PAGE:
Maybe it was the combination of Good Friday falling on my dad’s 4th heavenly birthday and the solemnness that emanated from the Tenebrae service I attended at church that caused my mind to wander down the road of contemplating how death impacts those left behind.
Years before dad passed, I started to prepare myself for the one-day-inevitable. I’ve worked in senior health care for much of my career and seen my fair share of road traveled with life ending diseases. And as much as I loved my dad and wished that Parkinson’s wasn’t wracking his body, I knew what lay ahead, the disease would win, strip me of my father and I’d never see him again, this side of heaven.
I’m guessing Mary Magdalene and the disciples also understood the finality of death. After all, we live in a fallen world and know that while life is beautiful and precious, it also carries with it finality.
That was before Jesus entered their lives and flipped the script of life and death.
For three solid years they followed, watched, listened, learned and were profoundly changed by His Holy presence.
But then, in one fell swoop, Christ was gone.
Can you just imagine their heartache and confusion? They knew beyond the shadow of a doubt that Jesus was The Holy Christ, Son of God, and yet, He died a human death. But why? Why would Jesus die like us?
Now for us, and even for Mary and the others, prior to the resurrection, we accept death and its finality as a part of living this life. But let’s imagine for a moment if there was a knock at the door and your beloved family member who had recently died, stood before you, fully healed, healthy and they join you for dinner.
What would you think? You might think someone was playing a cruel joke on you or maybe you’d believe they were an image created in your mind because of grief.
Look at Mary. She’s overcome with grief and as one final act of reverence she comes to prepare the body for burial. But the moment she enters the tomb her grief turns to bewilderment, fear and confusion. What has happened to her Lord? She turns to the man standing next to her, thinking he is the gardener, “Sir, where have you moved the body?”
It’s understandable to me that she doesn’t recognize who she is talking to, because the last time she laid eyes on Christ, He’d been brutally beaten beyond recognizability and let’s face it, no one comes back from death. Yet, the man before her is whole and healthy.
So can you imagine when the eyes of her heart were opened and the truth of who stood before her over road the logic in her brain? Shock, disbelief, confusion, and joy! Oh my! The unprecedented joy! Your brain tells you no! But you heart says, yes!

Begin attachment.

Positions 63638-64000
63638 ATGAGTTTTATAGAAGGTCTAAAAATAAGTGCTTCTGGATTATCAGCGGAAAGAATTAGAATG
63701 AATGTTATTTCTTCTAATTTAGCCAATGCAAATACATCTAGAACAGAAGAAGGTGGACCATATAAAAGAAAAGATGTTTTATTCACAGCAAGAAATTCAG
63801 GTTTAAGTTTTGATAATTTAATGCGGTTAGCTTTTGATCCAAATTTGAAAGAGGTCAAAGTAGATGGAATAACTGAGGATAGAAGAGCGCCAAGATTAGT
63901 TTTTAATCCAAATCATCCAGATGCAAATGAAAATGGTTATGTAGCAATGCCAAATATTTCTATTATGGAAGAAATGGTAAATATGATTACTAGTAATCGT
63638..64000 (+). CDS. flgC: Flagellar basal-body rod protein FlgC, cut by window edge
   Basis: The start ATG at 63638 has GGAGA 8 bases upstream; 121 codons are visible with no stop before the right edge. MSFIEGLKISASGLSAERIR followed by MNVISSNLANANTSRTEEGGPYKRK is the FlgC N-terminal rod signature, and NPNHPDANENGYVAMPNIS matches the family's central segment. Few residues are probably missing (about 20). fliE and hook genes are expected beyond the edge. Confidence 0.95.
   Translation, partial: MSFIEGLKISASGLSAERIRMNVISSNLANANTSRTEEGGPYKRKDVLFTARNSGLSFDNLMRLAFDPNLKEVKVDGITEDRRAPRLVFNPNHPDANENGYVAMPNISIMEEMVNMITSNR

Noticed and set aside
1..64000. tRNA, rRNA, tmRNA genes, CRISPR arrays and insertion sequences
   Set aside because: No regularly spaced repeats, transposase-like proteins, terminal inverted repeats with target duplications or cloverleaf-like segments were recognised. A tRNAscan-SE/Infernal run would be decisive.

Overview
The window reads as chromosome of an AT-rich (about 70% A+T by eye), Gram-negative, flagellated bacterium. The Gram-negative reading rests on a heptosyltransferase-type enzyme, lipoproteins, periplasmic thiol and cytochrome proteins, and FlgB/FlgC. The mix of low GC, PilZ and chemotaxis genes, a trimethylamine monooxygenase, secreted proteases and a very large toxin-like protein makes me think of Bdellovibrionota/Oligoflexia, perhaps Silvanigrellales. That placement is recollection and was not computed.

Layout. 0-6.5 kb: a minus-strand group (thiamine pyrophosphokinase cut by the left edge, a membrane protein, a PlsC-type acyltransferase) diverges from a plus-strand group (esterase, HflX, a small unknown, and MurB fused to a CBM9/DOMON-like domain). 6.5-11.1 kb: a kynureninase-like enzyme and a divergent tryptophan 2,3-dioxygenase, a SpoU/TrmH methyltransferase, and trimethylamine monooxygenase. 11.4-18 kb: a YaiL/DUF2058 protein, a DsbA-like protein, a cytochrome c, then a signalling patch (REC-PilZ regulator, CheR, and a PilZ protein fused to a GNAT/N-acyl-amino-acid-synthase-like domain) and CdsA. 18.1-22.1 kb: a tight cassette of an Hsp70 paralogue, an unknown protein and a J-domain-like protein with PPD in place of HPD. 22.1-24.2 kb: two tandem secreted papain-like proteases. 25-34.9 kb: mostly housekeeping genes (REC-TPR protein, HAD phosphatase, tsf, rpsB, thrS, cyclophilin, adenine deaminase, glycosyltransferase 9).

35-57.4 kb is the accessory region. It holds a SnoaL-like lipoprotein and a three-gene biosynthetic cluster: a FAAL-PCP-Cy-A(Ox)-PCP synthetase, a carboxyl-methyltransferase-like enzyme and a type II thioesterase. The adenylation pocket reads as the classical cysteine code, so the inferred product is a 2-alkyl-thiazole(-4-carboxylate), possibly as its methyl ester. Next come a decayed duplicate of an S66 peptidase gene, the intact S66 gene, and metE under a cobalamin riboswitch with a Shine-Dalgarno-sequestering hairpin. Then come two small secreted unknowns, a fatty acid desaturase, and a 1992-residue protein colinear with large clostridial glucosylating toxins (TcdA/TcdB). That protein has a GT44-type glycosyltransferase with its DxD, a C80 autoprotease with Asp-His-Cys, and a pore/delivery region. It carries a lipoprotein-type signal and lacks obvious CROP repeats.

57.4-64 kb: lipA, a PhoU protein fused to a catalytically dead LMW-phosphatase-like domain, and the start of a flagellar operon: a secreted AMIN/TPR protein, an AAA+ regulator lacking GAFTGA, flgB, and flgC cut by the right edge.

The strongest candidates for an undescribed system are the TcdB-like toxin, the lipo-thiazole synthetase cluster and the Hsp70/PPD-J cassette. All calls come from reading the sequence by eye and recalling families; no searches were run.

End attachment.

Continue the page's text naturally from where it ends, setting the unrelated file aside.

Jesus is alive!
I love how Mary Magdalene grabs hold of Jesus when she realizes He is standing next to her.
In fact, there’s this image floating around the internet that I think speaks to how I imagine Mary jumping into His arms when she realizes Jesus was alive!
Look at her joy! Death did not win!
In this moment is where the hope of Christ springs forth!
For three agonizing days many believed death had had its last word and won. But then, just as He promised, our precious Lord stands before us, filling us once again with hope and joy!
Holy truth! Jesus made a promise, and He kept His word!
Amen and Amen!!!
The idea of Jesus coming back from death to stand among us, to show us that even death held no power over our Lord and that He conquered the very moment that brings such grief and finality is absolutely mind boggling. But that’s exactly what Jesus did.
Oh, how they must’ve rejoiced and been confused all at the same time, don’t you think? I bet their thoughts volleyed back and forth, finally settling on one conclusion, Jesus said it, He meant it and He did it!
But what about us and our loved ones? We know death to be final and the permanence weighs heavier on our hearts than simply missing them due to time, placement and distance.
Christ again gives hope by reminding us that through Him we do not need to grieve as the world grieves. We can rejoice in the truth that death no longer carries permanency. One day just as He promised to John in the book of Revelations 3:11a, “I am coming soon.”
The definition of soon means, “without unnecessary delay and in perfect timing.”
Doesn’t that change your perspective of life and death? Yes, death happens and there is plenty of heartache. But there can also be joy! Because just as Jesus showed us that death has no power over Him, we too can embrace the fact that death has lost its sting. One day, either because we draw our last breath or Christ returns, we do not need to live in grief as one who has no hope.
Yes, I will miss my dad until I see him again face to face and knowing I will see him again because of what Christ has done, eases the sting of losing him for now.
If you have lost a loved one, I pray that the truth, love and hope of Christ comforts your hearts.
“And now, dear brothers and sisters, we want you to know what will happen to the believers who have died so you will not grieve like people who have no hope. For since we believe that Jesus died and was raised to life again, we also believe that when Jesus returns, God will bring back with Him the believers who have died.” ~ 1 Thessalonians 4:13-14
Until we meet again, may God keep you in perfect peace.
Blessings and best wishes,